Small RNAs were isolated using mirVana™ miRNA Isolation Kit (Ambion, Inc), and sRNA sequencing was performed using Illumina GAII sequencer. Although the samples for RNA sequencing and small RNA sequencing were not from the same seedlings, the heat-treated samples for sRNA sequencing were 3-week-old plants of Wut, consistent with the development stages RNA sequencing samples. The RNA-sequences were used to obtain cis-NATs and sRNA annotation, and we focused on comparing the expression of nat-siRNAs between samples with and without heat treatment.
Alignment and gene annotation
A total of 98291786 paired-end reads were obtained from 4 RNA samples via Illumina sequencing. Using the Tophat-Cufflink pipeline , the reads were mapped to the reference genome v1.1 of B. rapa by the short read aligner Bowtie, and the transcripts were further assembled by Cufflink with default parameter . Cuffcompare program was used to compare the transcripts with reference gene models (CDS), and the longest of each detected transcript with an extended UTR was annotated as a novel gene models. Conserved and Brassica-specific miRNA precursors were locally blasted with Brasscia genome and the best hit positions were annotated with the gff3 format. Raw sequence reads of sRNA were parsed to remove 3′-adaptors, and the unique sequences of length 17–36 nt were mapped to the B. rapa by SOAP2 software with fewer than two mismatches.
Identification of cis-NATs and nat-siRNAs
Using the Brassica novel genome annotations containing miRNA precursors and genes with the longest extended UTR in Brassica, pairs of genes that overlapped by more than 25 nt, were shorter than 2000 nt, and were transcribed from the opposite DNA strand were regarded as cis-NATs. Small RNAs from overlapping region of cis-NATs that satisfied the following standards were considered to be potential nat-siRNAs: (1) perfect matches with the reference genome; (2) the length of 20–28 nt; and (3) at least 5 reads per 10 million at least in one sRNA library.
Analysis of strand bias of nat-siRNAs derived from cis-NATs
Nat-siRNA reads derived from the forward and reverse strands of cis-NATs were designated FR and RR, respectively. If the ratio of FR/RR was greater than 2 or less than 0.5 with a p-value <0.01 by the Audic and Claverie pairwise test , then those nat-siRNAs from cis-NATs were defined as strand biased. The p-value was calculated as:
where N1 represents the total sRNA read number in the seedlings without heat treatment, while N2 represents number with heat treatment; x represents the abundance of nat-siRNA in seedlings without heat treatment, and y represents abundance in seedlings with heat treatment.
Identification of conserved cis-NATs between B. rapaand Arabidopsis
Arabidopsis homologs to the global B. rapa cis-NATs were selected from the homologous gene table of two species. Genome-wide cis-NATs in Arabidopsis were identified using the Arabidopsis genome annotation (TAIR version 10) as described above for B. rapa The homologous cis-NATs were considered to be conserved cis-NATs (Additional file 3: Table S5).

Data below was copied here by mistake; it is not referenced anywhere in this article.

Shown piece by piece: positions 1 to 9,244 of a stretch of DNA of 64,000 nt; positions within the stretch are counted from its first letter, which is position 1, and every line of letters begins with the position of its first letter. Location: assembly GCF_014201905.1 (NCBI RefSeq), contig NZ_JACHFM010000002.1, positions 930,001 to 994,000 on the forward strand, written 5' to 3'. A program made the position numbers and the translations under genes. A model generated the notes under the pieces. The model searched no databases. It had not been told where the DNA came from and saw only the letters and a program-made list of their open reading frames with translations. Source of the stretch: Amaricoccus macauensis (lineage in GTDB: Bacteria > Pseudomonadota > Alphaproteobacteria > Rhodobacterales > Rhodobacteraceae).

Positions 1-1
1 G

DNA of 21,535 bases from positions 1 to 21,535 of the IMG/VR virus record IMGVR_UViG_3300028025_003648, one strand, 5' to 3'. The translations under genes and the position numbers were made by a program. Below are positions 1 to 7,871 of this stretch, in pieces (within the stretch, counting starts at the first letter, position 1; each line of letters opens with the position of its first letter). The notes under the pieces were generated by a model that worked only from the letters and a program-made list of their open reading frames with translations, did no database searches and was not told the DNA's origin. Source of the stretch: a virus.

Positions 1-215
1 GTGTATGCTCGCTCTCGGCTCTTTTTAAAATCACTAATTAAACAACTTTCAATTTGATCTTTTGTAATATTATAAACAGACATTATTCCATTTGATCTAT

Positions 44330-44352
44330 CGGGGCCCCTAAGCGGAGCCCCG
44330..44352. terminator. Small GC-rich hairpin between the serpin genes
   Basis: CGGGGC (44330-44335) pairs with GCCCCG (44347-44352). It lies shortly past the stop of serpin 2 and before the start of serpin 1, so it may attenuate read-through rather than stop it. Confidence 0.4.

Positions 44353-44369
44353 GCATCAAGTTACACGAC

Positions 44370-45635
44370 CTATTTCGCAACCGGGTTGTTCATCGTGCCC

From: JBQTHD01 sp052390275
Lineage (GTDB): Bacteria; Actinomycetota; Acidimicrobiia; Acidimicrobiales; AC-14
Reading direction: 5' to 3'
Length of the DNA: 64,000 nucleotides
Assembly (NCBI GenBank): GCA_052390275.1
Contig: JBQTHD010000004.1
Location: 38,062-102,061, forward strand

Differential expression analysis of heat-responsive nat-siRNAs
The Bayesian test method was used to determine the expression differences between the two temperature conditions (NT and HT) by compariing tag counts generated from digital expression analyses . In both replicates, the ratios of total reads of nat-siRNAs from cis-NATs in the two conditions (HT1/NT1 and HT2/NT2) were more than 2 (or less than 0.5) and the p-value <0.01, so these differences were considered significant.
Total RNA was extracted with TRIzol (Invitrogen) and treated with DNase I (Takara) to remove DNA contamination. Approximately, 4 μg of RNA was used for reverse transcription with oligo-dT primers. Real-time PCR was performed using specific pairs of primers (Additional file 7: Table S7). The comparative threshold cycle (Ct) method was used to determine relative transcript levels in real-time PCR (MyiQ2, Two-Colors Real-time PCR Detection System, Bio-Rad, Hercules, CA, USA). BrcACT4 of B. rapa, which is homologous to Arabidopsis ACT4 encoding actin protein, was used as an internal control. Three biological replicates and three technological replicates were performed.
Small RNA purification and Northern blot
Small RNA purification was performed referring to protocol of Hamilton and Baulcombe  with minor modifications. Coding sequence of Bra018216 was amplified with primer pairs Bra018216-8S and Bra018216-337A (Additional file 7: Table S7), and single–stranded RNA probes were transcribed from antisense transcripts of Bra018216 using T7 RNA polymerase with digoxin-labeled uridine triphosphate (Dig-11-dUTP). 30–50 μg RNA was separated on 19% polyacylamide denaturing gels, and transformed to Hybond membrane for 14 h at 28 mA. After cross-linking for 4 min with UV irradiation and 80°C for 2 h, the Hybond membrane was hybridized with digoxin-labeled probe at 37°C overnight, and was washed twice at 37°C with 2× SSC and 0.2% SDS for 15 min. Then, the membrane was incubated with blocking reagent for 30 min, and reacted with Anti-Digoxigenin-AP Fab fragment, and again was washed with 2× SSC and 0.2% SDS for 15 min. At last, the membrane was equilibrated with equilibration buffer, soaked in CDP-Star solution, and exposed to x-ray file (Fuji film). Blots were also probed with a biotin-marked DNA probe complementary to U6 as an internal control, using the Thermo scientific Kit.